Back in Germany, FireFox developer, Mozilla, is calling on Germany to abandon its attack on security. The letter says, “In the cornerstones of German crypto politics in 1999, the then federal government agreed on a principle that became known under the maxim ‘security through encryption and security despite encryption”

The letter further says, “The BMI (Federal Ministry of the Interior) proposal counteracts 20 years of successful crypto policy in Germany”

Wikileaks co-founder Julian Assange is once again in the news this month. As you already know, Assange was arrested at the Ecuador embassy. That was the result of a regime change in Ecuador who took a massive loan from the US. Critics say that the loan was made in exchange for revoking Assange’s political assylum.

As a result of the apparent American action, Assange was hauled in front of a British judge. According to Wikileaks, the judge exceeded the courts authority and handed down a 50 week prison sentence for the comparatively small crime of skipping bail. American authorities then applied to have Assange extradited. Those authorities used the cover of simply saying that this is about Assange encouraging the failed hacking attempt. Now, that talking point has been completely destroyed after US authorities filed an additional 17 charges.

Among the new charges are: conspiracy to obtain information, unauthorized obtaining of State Department cables, and unauthorized disclosure of various state documents. The Electronic Frontier Foundation blasted the development. The organization states, “Make no mistake, this not just about Assange or Wikileaks—this is a threat to all journalism, and the public interest.”

The organization further said, “The century-old tradition that the Espionage Act not be used against journalistic activities has now been broken. Seventeen new charges were filed yesterday against Wikileaks founder Julian Assange. These new charges make clear that he is being prosecuted for basic journalistic tasks, including being openly available to receive leaked information, expressing interest in publishing information regarding certain otherwise secret operations of government, and then disseminating newsworthy information to the public.”

Quite the dramatic month this month here on Freezenet. Here are some of the other stories making news this month.

Other Stories Making News

Facebook is facing even further controversy this month. A fake video appeared on the social networking site. The video features US Speaker of the House, Nancy Pelosi, appearing drunk and slurring her words. The video was quickly debunked after comparing it to the verified footage. As it turned out, the people behind the video slowed the video down and raised the pitch to make the video sound authentic. The video was subsequently shared by high profile members of the Trump administration. Facebook was then notified of the issue amidst growing calls for the network to take the video down. In response, Facebook simply flagged the video and decreased its visibility on the network. Critics blasted the network for profiting off of the fake video instead of removing it.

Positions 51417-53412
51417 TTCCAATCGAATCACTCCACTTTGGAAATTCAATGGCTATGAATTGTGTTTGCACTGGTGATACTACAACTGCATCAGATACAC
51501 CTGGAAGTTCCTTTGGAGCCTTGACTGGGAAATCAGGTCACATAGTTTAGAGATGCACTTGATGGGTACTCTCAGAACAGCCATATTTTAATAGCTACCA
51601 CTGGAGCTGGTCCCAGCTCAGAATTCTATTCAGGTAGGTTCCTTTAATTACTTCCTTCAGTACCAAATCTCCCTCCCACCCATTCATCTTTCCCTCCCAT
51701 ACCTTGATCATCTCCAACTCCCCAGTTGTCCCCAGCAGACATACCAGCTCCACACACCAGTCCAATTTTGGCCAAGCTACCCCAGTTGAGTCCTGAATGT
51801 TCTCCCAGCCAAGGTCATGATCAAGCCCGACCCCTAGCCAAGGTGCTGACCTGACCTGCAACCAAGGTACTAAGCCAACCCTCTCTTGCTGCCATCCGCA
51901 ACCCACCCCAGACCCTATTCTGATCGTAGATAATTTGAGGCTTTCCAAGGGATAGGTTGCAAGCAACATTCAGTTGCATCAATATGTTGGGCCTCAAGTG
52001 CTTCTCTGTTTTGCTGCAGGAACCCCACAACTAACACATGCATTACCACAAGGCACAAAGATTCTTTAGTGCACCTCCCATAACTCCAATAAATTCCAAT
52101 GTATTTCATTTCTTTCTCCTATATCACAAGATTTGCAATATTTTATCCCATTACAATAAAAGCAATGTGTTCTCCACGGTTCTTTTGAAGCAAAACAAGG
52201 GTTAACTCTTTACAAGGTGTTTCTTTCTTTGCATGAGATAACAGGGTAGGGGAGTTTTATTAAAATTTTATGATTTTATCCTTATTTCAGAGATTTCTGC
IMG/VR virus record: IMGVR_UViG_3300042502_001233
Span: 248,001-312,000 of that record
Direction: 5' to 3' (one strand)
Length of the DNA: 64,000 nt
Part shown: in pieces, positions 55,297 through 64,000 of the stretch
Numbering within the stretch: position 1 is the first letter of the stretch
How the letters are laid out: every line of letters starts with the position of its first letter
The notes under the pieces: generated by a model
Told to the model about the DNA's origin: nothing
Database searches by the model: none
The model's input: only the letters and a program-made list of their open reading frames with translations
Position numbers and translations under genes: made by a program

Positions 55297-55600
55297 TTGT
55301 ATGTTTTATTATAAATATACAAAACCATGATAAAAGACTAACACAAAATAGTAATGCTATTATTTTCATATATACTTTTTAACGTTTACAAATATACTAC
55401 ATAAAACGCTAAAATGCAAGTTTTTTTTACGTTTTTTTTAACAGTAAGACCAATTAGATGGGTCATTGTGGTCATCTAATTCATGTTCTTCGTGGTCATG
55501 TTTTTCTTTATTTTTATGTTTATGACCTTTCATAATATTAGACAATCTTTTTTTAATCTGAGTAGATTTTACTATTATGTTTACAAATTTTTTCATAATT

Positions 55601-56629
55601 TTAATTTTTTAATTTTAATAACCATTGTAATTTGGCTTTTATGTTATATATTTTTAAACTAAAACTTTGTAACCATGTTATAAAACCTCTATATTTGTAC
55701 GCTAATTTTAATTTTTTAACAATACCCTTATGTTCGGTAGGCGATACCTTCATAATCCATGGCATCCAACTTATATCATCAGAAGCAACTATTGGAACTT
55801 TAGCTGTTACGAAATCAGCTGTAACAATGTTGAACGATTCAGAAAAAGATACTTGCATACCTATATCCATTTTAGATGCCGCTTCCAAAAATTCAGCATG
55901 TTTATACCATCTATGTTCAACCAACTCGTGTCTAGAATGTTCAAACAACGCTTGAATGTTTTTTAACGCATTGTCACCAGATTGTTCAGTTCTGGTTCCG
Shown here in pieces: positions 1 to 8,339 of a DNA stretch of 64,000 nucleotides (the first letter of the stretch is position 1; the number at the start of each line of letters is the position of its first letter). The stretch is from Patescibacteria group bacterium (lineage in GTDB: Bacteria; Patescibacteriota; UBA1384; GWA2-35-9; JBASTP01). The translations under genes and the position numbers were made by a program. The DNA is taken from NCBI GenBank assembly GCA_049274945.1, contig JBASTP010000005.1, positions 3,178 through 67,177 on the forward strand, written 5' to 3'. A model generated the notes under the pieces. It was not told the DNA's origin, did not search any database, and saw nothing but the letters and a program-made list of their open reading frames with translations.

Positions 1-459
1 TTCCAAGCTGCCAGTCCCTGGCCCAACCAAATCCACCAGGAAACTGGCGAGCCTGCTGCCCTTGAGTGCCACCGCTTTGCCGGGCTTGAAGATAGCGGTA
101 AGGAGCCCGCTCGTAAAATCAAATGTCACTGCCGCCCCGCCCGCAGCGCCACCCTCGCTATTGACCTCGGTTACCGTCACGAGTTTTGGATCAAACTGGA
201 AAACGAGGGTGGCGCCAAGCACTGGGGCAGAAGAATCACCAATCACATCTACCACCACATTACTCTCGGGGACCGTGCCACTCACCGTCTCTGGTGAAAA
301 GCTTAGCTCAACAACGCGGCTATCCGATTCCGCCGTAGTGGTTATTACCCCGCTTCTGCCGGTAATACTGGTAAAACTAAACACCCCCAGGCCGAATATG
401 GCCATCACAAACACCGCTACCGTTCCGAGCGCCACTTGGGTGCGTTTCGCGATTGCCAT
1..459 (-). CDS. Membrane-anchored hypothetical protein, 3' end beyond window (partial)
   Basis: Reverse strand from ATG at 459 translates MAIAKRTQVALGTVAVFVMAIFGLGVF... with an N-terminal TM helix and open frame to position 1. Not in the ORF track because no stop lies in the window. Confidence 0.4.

US ISPs faced some controversy over their handling of personal information. Bounty hunter, Matthew Marre, allegedly contacted ISPs and politely asked for the live GPS coordinates of various people. The ISPs, in response, simply handed it to him after he told them that he is working for authorities. Eventually, someone did catch on to the fact that he was obtaining such sensitive information with a single phone call, no questions asked. Marre has since been hauled into court and is facing a number of charges including obtaining “confidential phone record information […] by making false and fraudulent statements and representations.” Either way, the news is no doubt unnerving to anyone who has dealt with stalking and harassment.

Europe’s General Data Protection Regulation is continuing to pay dividends to users. In the UK, data breach notifications have quadrupled in the country. The information was released by the UK’s Information Commissioner’s Office. From April of 2017 to April 2018, they received 3,311 reports. Then, from May 2018 to June 2019, they received 14,072 breach notifications. Security experts were asked if they are seeing any change in the breaches going around lately. They responded by saying that they aren’t seeing anything out of the ordinary. As such, this suggests that there is a dramatic increase in awareness over security incidences.

Staying in the UK, the British spy agency, the GCHQ, has made news this month in another way. Maker of FireFox, Mozilla, is building a more encrypted web browsing experience. The effort is known as DOH. It is also known as DNS over HTTPS encryption. The GCHQ has issued a warning against developers, saying that such encryption would interfere in their spying operations. They said that the added layer of privacy would have “unintended consequences” for future investigations.

The Electronic Frontier Foundation has referred the Ola Bini case to the United Nations High Commissioner for Human Rights. Bini was arrested for the crimes of possessing instruction manuals and USB sticks in Ecuadore. He was subsequently accused of attempting to undermine democracy as a Russian Hacker. The EFF points out that Bini is neither Russian, nor a hacker. In a submission, the EFF tells the United Nations that the Bini case is a big example of how vague so-called “cybersecurty” laws can throw innocent people in jail. Bini has now spent more than two months in prison without charge.